What Happens If the Supreme Court Rejects Same-Sex Marriage?

If the Supreme Court rules against same-sex marriage, millions of gay couples could find themselves in legal limbo.

People cheer as the legal teams, defending same-sex marriages leave the US Supreme Court on April 28, 2015 in Washington, DC. (MLADEN ANTONOV/AFP/Getty Images) (National Journal)

The Supreme Court is widely expected to legalize same-sex marriage nationwide by the end of the month. But if the Court defies those predictions—and, hey, it wouldn't be the first time—its ruling would open up a new front in one of the most polarizing culture wars of the past 20 years.

A high court ruling against same-sex marriage would plunge millions of gay couples into a chaotic patchwork of conflicting, uncertain state laws, leaving their marriage rights in limbo—and igniting a new political firestorm too big for 2016 contenders to ignore.

Legal experts agree that the fallout from a ruling against same-sex marriage would amount to legal chaos. The right to marry would disappear in several states where it exists, deepening the divide between states and, in some cases, even creating uneven playing fields within the same state.

But it's impossible to know where, exactly, same-sex marriage would remain legal, where it would disappear temporarily, and where it would disappear forever.

"You'd have to guess based on the politics of the state," said Steve Sanders, a professor of constitutional law at Indiana University's Maurer School of Law.

Right now, same-sex marriage is legal in 36 states and Washington, D.C. But that number could shrink significantly if the Supreme Court rules that the Constitution doesn't guarantee a right to same-sex marriage.

In 16 states and D.C., marriage is legal because of a state-court ruling, legislative action, or a ballot initiative. Marriage equality is safe in those states no matter what the Supreme Court rules.

In the other states, however, same-sex marriage is legal because a federal court ruled that state laws banning it are unconstitutional. If the Supreme Court disagrees with that conclusion, at least some of those states would stop issuing marriage licenses to same-sex couples, joining the 14 that still don't permit gay couples to marry.

"There will be some states [where] it will be complicated and get challenging. "¦ Certainly there will be a period of time where people will see protections denied to them," said Evan Wolfson, president of Freedom to Marry.

Adding to the legal discrepancies, marriages already performed in those states still would be legal—meaning one same-sex couple couldn't get a marriage license, while the same-sex couple next door would remain legally married.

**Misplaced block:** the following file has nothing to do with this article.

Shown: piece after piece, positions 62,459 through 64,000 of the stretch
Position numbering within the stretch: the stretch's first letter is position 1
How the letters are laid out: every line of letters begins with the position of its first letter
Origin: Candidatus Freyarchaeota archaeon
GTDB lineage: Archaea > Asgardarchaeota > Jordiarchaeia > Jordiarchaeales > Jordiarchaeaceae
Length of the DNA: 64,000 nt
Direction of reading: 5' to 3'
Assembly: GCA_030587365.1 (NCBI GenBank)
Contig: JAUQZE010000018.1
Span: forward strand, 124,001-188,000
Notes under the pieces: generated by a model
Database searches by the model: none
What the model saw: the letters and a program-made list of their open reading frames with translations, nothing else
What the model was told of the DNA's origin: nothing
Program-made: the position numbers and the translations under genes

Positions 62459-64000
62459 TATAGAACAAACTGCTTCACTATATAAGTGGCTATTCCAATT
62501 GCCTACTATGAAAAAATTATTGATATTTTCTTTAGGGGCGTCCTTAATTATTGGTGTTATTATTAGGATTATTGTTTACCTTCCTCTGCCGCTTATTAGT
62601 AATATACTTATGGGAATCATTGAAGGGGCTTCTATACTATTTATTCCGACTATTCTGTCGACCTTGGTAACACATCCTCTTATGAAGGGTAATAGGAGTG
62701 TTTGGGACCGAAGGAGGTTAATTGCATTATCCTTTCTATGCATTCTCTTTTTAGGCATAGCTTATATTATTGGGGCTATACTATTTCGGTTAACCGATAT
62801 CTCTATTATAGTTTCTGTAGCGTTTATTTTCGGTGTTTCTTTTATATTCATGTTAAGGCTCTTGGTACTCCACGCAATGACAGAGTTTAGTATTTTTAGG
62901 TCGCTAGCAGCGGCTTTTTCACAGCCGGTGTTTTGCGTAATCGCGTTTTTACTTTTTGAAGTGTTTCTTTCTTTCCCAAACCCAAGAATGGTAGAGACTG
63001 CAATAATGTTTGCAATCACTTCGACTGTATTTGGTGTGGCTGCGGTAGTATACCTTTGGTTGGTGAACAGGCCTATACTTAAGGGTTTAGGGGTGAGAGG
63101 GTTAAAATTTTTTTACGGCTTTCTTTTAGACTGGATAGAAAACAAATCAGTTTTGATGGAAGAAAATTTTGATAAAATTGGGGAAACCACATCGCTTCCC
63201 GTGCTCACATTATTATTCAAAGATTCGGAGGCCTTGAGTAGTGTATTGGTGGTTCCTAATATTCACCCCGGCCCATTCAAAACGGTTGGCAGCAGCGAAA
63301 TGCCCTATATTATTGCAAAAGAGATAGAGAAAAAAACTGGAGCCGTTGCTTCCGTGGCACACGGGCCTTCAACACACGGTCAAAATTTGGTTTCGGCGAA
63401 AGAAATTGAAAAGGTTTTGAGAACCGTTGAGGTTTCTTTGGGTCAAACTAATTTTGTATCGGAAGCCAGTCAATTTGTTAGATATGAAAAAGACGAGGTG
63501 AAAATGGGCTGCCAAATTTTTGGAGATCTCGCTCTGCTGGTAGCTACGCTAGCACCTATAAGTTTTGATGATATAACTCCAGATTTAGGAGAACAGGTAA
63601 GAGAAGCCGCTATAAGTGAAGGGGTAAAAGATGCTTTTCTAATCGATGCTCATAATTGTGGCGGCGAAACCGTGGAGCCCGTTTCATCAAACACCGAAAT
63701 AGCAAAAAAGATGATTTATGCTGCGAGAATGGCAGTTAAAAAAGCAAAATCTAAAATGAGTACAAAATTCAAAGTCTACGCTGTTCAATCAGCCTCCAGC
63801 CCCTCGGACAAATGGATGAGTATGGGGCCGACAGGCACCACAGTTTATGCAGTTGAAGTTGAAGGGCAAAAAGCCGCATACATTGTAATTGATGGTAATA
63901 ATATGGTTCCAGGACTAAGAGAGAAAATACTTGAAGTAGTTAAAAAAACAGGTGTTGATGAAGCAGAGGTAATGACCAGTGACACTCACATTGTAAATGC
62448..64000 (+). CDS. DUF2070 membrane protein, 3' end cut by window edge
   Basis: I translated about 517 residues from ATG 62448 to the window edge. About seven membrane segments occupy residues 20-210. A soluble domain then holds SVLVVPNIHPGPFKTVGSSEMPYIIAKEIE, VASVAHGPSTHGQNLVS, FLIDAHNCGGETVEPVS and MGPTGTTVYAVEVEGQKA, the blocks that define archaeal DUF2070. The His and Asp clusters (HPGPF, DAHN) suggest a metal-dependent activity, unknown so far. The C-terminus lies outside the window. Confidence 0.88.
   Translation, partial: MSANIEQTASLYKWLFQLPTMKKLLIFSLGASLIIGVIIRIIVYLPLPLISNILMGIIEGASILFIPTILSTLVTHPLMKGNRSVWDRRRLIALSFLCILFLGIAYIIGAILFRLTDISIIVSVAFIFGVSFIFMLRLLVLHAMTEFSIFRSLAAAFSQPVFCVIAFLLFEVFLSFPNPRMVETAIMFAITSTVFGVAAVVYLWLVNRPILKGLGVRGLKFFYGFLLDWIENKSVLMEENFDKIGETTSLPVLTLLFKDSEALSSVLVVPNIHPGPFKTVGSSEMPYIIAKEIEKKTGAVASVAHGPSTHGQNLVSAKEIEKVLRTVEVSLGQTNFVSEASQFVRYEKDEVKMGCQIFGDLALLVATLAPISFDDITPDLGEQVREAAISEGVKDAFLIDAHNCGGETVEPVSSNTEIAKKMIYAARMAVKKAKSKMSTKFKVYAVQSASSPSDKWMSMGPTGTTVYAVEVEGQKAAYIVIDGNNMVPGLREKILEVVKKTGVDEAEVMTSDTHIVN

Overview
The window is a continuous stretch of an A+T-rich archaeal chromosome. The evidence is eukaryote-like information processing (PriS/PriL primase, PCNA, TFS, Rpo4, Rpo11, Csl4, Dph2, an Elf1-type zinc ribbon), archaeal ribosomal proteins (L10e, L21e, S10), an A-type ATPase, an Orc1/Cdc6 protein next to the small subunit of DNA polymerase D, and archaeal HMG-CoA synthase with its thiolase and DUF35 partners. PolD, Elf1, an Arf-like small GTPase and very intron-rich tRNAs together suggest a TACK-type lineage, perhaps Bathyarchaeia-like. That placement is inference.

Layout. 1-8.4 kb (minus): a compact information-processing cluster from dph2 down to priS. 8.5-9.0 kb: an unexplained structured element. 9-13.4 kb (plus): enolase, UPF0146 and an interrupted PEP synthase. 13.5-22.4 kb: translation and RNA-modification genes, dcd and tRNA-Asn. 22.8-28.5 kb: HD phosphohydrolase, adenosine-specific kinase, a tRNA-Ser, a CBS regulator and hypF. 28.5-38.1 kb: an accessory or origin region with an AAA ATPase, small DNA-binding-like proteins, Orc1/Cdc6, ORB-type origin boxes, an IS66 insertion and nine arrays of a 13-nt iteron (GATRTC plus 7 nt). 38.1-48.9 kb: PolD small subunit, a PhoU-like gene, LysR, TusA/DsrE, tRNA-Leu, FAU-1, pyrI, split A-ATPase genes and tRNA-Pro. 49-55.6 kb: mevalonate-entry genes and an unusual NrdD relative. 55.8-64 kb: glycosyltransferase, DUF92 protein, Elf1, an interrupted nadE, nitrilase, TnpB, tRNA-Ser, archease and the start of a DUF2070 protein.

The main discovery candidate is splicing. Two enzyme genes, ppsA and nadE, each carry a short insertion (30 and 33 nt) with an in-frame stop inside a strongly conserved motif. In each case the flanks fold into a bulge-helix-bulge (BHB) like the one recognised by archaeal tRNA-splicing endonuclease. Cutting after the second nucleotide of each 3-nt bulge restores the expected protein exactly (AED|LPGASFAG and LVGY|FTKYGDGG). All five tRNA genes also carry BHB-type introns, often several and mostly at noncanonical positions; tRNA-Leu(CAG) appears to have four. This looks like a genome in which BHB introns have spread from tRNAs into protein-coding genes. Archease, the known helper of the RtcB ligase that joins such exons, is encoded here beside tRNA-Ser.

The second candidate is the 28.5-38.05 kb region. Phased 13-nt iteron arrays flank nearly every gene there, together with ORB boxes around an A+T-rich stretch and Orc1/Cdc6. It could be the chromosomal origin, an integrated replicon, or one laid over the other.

Without a mandate from federal courts, the issue would be left up to the voters and elected officials in each state.

Most of the states where federal courts legalized same-sex marriage are red states with Republican governors, and many of them fought hard in court to defend their bans on gay marriage. And if the high court says those bans do not violate the Constitution, state officials would be free to enforce them again.

Officials in a handful of states—including California, Pennsylvania, and Virginia—did not make much of an effort to fight same-sex marriage in the courts. Sanders said those officials could probably just decide that their states will continue to allow same-sex marriages.

"They're perfectly free to just continue under the current regime of issuing same-sex marriage licenses," he said.

By ruling that the Constitution doesn't guarantee a right to marry, the Supreme Court would be rejecting the legal logic that lower courts applied when they said states could not enforce their bans on same-sex marriage. But its decision wouldn't automatically erase those lower-court rulings.

Generally, someone involved in a lawsuit has to ask a lower court to vacate its earlier decision, a request the courts would probably have to grant in this case—if anyone asks. But in states where the governor and attorney general support same-sex marriage, no one has much of an incentive to ask the courts to reverse their orders.

And it would be hard to find another party with the legal standing to force the issue back into court, Sanders said.

Aside from those few states, though, the fight over marriage equality would likely shift from the courts back to the democratic process—legislation and ballot initiatives. Given the dramatic shift in public opinion on marriage equality, plus the political energy that a Supreme Court loss would generate, a legislative push would likely succeed in several states.

But advocacy groups such as Freedom to Marry never planned to win legislative battles in all 50 states; they've sought to build legislative momentum that would help bolster their legal challenges, and the Supreme Court has always been seen as the inevitable last step. That strategy wouldn't change if they lose this time, Wolfson said—it'll just take a lot longer.

"We will continue working the same strategy that has brought us so much progress already "¦ (build) public support, tap into the energy and disappointment the Court will have triggered, work to win more states, and set the stage for another return to the Court—hopefully before a more receptive group of justices," he said.